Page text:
Loneliness like Orphans


27 April 2008 6th Sunday of Easter
Acts 8, 5-8, 14-17; John 14, 15-21

If there is one feeling that plagues us, it is loneliness. How can we feel lonely if we believe in God whom we know is always with us? Jesus promises us today in the Gospel that He will not leave us orphans. But still we often feel lonely. Our loneliness and the need to connect with another has brought millions of dollars into telecommunication companies such as SMART, GLOBE, SUN, etc. The top products today are cellphones and internet cards. The younger generation (and many more such as myself) has many social platforms in the internet: Friendster, Multiply, and Facebook. In these social networking, we are able to know what is happening with a friend or colleague just by viewing their pictures and reading their blogs. We are able to ‘collect and connect’ with friends and acquaintances — if only it would appease our wanting.

Our need to connect is imbedded within our very own system. There is that hunger and emptiness in our hearts that eats into our very core. We cannot help it but feel alone, abandoned and estranged from the rest of the world. Those abroad may feel financially secure or admire the efficiency or orderliness of a foreign country, but they remain — and look — different from the locals abroad. They would still pine for Manila, with all of its traffic and disorder. Even in our local communities, like our circle of friends, we may still feel alone in their midst. Loneliness is felt as an existential need, at the very root of our existence. Our relationships and our need to have people around us physically is what we are.

However, we have been frustrated by a lot of people, including our friends whose promise to be with us forever cannot keep their promises. They cannot be with us right away when we needed them. Meeting them, whether for coffee or for a movie, needs to be scheduled. We have to postpone our hunger for them. In fact, no one can or have the capability to fulfill our infinite need for physical companionship.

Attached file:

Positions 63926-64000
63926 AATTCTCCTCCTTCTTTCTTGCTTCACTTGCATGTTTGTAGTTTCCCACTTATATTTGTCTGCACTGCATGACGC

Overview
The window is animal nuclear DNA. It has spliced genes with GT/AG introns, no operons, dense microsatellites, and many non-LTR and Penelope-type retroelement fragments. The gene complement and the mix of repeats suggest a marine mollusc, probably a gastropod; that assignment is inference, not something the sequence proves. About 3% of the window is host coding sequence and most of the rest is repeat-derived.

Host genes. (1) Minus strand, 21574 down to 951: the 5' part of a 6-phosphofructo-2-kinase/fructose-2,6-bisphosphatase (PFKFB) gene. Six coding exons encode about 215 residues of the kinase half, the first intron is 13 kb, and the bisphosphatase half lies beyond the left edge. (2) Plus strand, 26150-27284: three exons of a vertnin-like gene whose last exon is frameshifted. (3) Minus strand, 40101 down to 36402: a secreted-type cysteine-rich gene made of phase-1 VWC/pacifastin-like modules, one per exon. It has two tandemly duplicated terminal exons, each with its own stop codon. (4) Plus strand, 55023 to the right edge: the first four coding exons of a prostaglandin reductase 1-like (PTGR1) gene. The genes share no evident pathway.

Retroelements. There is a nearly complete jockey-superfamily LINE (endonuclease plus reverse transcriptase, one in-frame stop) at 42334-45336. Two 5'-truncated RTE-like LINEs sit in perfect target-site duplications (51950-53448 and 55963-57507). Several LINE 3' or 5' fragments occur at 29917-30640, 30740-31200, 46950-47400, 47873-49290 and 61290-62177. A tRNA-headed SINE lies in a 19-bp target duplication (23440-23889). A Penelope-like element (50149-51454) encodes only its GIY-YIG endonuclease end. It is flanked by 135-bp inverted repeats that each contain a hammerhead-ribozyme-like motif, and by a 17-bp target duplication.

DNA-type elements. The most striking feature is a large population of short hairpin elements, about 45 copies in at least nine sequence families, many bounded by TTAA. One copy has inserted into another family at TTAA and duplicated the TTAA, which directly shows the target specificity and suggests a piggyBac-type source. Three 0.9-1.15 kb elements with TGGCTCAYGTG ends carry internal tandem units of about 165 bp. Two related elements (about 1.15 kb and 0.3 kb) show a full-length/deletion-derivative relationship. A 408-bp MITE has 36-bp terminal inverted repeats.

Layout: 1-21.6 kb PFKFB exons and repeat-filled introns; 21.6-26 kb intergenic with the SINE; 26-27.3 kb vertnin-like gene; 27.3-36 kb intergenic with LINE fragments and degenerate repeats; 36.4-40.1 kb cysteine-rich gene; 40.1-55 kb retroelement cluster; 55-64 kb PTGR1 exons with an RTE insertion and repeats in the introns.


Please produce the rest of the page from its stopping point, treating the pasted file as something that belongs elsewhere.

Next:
We just have to believe in their promises that even when apart, they think about us often. We just have to believe that the least that they can do is to try to move an appointment or do an unfinished work fast and quick so they can rush immediately to us. We just have to believe in their word that we have their heart. We have to accept that we are lonely and that the remedy for our infinite desire to have someone is not another human person, but God who can fill it.

Thus, we can move out of our loneliness (the infinite hunger for another human being) towards solitude. Solitude is being at home with ourselves. It is being at peace spending the time with God. It means that having coffee and reading a book by ourselves is fine with us. It means going to the movies and having dinner with ourselves, our “me-time” is equally enjoyable and precious as when we are with our families and friends. Solitude means finding time to pray, reflect and examine our lives; and finding the time meaningful and necessary.

So this is what Jesus meant. He may have left the world and his disciples physically. It saddened Him. It made the disciples long for him. But the departure of Jesus did not paralyze them to continue His mission. Because they are assured that Jesus remains with them just as He had promised. His Holy Spirit remains in us. This is the reason why Philip, in a foreign country such as Samaria in the first reading, was able to convert the people there. They have paid attention to his preaching about Jesus, and they have seen the presence of Christ in the words that he did.

1 Comment

  1. fr jboythank you very much for sharing your inspiring words. it’s hard living and working here in the california.

    Like

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